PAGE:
The types of rope available are about as versatile as their uses

Rope - Rope

Important things to consider when choosing rope are the types of rope and cord available, the different ways rope can be constructed, and what characteristics are important to you.

Tip: Keep ropes strong and help ensure safety by not using rope that is worn or frayed in any way, storing them in a dry place away from excess heat, keeping them clean and avoid kinking.

Rope and Cord

Rope. Usually thicker than 1/8” in diameter and is used for a variety of tasks ranging from light tying to heavy-duty towing.

Cord. Usually has a diameter smaller than 1/8” and is often used for lighter tasks.  

Type Material Description Points to consider


Clothesline Cord

May be braided with a cotton or polyester filler or may be made of wire encased by a vinyl sheath.

  • Possesses great strength to handle the weight of wet fabrics
  • Must be anchored to support



A soft and pliable natural fiber.

  • Ideal for use in pull cords on blinds and sashes



Lightweight cord that consists of one-twist plies and may be made from different materials including jute, sisal and polypropylene.

  • Natural fibers have a woolly surface that makes them easy to tie
  • Polypropylene provides greater strength
  • Ideal for lightweight applications


Manila Rope

A heavy natural fiber made from hemp that’s available in diameters ranging from 1/4" to 3/4".

  • Ties easily and remains secure
  • Resists damage from sunlight and won’t melt
  • Strong
  • Store somewhere dry to avoid rope becoming damp
  • Ages well


Nylon Rope

A synthetic fiber that’s very elastic and may be braided or twisted.

  • Strong and flexible
  • Use a flame to melt ends when cutting to prevent unraveling
  • Provides abrasion resistance
  • Doesn't rot
  • Resistant to many chemicals
  • Ages well
  • Absorbs shock


Polypropylene Rope

A lightweight, waterproof synthetic fiber that can float in water.

  • Ideal for marine applications
  • Strong
  • Somewhat difficult to tie
  • Use a flame to melt ends when cutting to prevent unraveling
  • Ages well



A synthetic fiber that provides less elasticity than nylon but is otherwise similar.

  • Ages well
  • Provides abrasion resistance
  • Resistant to rot and mildew
  • Resistant to ultraviolet light



A synthetic fiber similar to polypropylene but somewhat heavier.

  • Not as strong as polypropylene
  • Provides abrasion resistance


Sisal Rope

A natural fiber that holds knots well.

  • Lower Strength
  • Best for light-duty or temporary applications

Rope Characteristics

The strength of a rope determines how heavy a load it can handle. Safety factor is a measure of the load a rope should be rated to handle a given project. Breaking strength is the amount of weight a rope can bear without breaking.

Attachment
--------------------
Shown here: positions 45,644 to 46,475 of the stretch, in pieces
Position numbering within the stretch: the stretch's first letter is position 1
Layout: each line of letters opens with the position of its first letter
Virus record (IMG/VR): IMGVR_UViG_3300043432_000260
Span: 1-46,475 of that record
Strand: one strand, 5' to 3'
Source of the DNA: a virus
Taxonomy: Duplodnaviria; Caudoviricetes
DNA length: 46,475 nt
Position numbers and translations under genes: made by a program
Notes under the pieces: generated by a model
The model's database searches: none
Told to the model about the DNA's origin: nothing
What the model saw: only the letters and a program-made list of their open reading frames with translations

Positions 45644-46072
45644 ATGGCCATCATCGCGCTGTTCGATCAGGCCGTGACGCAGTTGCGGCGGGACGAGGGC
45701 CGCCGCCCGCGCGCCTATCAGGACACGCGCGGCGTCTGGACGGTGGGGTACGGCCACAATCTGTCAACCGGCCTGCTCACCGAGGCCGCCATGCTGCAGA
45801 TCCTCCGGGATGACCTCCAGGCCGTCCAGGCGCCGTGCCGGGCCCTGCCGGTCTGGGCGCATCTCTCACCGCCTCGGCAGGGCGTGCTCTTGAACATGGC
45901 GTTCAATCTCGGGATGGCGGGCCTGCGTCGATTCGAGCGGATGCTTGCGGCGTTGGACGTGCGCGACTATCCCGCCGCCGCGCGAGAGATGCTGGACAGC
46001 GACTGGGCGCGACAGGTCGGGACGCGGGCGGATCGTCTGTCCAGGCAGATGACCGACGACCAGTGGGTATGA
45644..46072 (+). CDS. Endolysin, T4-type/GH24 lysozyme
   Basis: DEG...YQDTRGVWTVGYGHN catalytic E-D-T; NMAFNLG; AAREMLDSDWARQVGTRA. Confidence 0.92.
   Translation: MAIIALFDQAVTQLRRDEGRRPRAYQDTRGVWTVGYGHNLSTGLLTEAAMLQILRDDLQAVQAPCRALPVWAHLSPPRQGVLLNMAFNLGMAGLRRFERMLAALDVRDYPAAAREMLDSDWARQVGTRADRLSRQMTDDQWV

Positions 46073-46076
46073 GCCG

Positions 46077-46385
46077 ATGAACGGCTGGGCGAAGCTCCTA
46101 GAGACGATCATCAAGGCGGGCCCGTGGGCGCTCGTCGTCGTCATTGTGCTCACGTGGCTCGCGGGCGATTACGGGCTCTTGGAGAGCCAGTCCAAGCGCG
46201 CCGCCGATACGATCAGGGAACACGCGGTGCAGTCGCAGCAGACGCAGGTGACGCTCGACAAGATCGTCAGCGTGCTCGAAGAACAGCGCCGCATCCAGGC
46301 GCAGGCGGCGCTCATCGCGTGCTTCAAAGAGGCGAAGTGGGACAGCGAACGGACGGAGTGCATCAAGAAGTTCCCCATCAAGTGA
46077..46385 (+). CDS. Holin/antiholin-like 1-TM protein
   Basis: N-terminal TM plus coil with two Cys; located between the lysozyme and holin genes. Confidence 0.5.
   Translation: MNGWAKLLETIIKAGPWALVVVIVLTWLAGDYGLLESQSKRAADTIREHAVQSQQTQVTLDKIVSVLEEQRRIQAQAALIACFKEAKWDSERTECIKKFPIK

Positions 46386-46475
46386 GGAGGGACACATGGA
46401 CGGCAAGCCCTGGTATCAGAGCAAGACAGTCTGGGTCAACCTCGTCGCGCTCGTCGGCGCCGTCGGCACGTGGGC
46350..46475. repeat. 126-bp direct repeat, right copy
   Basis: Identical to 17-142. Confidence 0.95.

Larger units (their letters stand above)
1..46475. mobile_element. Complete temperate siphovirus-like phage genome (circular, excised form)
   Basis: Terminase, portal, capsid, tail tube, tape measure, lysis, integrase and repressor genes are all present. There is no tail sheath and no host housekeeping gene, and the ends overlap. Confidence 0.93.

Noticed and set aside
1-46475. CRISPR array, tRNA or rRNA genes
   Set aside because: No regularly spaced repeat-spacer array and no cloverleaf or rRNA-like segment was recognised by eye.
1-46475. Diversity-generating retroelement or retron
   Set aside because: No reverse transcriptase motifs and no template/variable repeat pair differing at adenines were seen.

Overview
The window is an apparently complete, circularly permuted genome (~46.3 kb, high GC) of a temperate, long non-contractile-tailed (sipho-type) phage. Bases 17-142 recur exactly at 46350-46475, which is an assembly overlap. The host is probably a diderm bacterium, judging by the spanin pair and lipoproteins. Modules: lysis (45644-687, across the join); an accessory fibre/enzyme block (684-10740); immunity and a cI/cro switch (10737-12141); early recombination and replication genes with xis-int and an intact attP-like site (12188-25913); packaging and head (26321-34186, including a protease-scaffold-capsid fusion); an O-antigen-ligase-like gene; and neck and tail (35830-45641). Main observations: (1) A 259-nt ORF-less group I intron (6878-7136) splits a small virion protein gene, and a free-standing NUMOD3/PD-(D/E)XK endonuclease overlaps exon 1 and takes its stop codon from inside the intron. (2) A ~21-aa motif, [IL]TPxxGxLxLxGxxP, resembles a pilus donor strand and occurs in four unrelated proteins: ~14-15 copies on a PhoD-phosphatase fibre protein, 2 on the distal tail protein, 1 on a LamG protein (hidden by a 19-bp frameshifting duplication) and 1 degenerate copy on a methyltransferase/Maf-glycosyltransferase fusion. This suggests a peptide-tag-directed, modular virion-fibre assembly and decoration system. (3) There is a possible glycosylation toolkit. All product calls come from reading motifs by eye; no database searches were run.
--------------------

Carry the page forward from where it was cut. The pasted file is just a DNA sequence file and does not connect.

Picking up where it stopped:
Always consult the manufacturer’s instructions for handling heavy loads. Do not attempt to use ropes in situations in which a life will depend on them without proper training.

  • Abrasion resistance is needed for ropes used with pulleys, winches or other devices that cause constant wear.
  • The load a rope is rated to handle assumes that the load is static and not moving.
  • Dynamic, or moving, loads greatly reduce the ability of a rope to hold the load.
  • Creep is the amount synthetic fibers slowly stretch while handling a continuous load.
  • Ropes never return to their original length once creep sets in.

Rope Construction

The most common ways rope can be constructed are:

  • Single Braided. Also known as solid braid. Features lock-stitch construction and is well suited for use with blocks and pulleys.
  • Double Braided. Features braided rope wrapped around a braided core to provide extra strength.
  • Hollow. Features an empty center and can be quickly and easily spliced. Ideal for water ski tows and anchor lines.
  • Twisted. Also known as laid rope. Can be easily spliced. Most commonly used type for general applications such as tow ropes and dock lines.
  • Diamond Braid. Features an inner core that provides additional strength or allows for filler to increase the diameter. Can be easily spliced.
  • Plaited. Features four sets of strands that are intertwined together around the core.


Color. Some ropes come in vivid fluorescent colors for use in situations where you need to know where it is at all times and these ropes are easier to locate in an emergency situation.

Treatments. When using ropes near water look for ones that are treated to repel water and protect against mold and mildew.

Polyester/Propylene Combination. Ropes with this construction are best suited for marine applications, fishing and other water-related tasks.